Ari: So now right, so. So now you move to South Carolina. I’ve heard a lot about South Carolina also. So listen, we’ll after this, we’ll stay in touch you let me know what it’s like down
Gin: below. I love it. We’ve been coming here. I’ve been coming actually to the beach here. Since I was a little girl. So it’s my wife loves the beach. We’re now living on vacation.
Ari: All right. Okay, so let’s move on. So you’ve tried everything, nothing worked. And so did you try? What was it? Oh, and J diet? Never heard of that one. And J diet? guaranteed to lose 20 to 40 pounds in 40 days?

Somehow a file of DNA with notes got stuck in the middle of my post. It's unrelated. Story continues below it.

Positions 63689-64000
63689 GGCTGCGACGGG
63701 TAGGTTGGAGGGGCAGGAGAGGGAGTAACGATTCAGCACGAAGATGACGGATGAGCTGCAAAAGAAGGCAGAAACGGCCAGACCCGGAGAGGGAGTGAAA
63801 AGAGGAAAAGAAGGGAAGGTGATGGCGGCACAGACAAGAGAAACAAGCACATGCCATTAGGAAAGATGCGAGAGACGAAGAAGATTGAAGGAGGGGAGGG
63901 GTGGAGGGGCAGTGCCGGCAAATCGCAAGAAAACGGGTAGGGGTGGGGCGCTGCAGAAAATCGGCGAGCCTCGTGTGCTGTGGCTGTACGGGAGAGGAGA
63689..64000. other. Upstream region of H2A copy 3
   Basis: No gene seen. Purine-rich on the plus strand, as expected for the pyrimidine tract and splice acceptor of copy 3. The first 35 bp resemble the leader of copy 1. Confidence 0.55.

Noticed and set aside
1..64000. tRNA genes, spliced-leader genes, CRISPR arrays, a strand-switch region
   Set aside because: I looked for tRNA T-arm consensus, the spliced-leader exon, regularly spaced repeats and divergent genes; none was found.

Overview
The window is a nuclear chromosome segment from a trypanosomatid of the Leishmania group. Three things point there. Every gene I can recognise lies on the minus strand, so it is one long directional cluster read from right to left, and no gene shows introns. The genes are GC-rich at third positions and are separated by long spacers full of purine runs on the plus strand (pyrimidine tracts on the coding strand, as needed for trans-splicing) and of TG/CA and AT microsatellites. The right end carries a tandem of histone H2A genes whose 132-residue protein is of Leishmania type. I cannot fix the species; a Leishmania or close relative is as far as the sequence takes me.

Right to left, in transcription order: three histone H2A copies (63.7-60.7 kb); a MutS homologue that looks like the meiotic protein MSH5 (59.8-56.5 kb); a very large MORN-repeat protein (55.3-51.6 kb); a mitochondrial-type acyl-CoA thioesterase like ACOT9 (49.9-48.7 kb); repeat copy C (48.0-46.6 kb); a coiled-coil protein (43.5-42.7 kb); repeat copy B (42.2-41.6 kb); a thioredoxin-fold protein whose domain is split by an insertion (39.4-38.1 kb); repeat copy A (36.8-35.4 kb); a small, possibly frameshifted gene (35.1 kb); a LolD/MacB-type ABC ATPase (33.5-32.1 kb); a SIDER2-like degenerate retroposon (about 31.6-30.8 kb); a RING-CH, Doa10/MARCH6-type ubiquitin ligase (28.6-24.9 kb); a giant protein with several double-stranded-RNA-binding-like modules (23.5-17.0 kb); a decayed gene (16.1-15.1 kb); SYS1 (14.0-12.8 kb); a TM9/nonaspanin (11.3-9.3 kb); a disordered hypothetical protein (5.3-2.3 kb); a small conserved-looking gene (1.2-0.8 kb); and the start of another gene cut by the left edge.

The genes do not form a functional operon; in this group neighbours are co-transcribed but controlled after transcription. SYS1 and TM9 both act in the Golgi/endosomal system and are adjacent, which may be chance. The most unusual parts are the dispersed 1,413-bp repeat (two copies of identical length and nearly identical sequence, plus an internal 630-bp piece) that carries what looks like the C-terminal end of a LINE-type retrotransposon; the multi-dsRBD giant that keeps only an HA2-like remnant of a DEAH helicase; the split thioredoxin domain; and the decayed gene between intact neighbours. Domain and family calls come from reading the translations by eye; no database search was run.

Gin: I’ll give my 90 That’s crazy guarantee. Is there an amputation involved in that?
Ari: I don’t know. Dr. T. Dr. T guaranteed to lose 20 to 40 pounds in 40 days or your money back?
Gin: Yeah, that that is not going to be your healthy long term approach.
Ari: There you go. So why did you do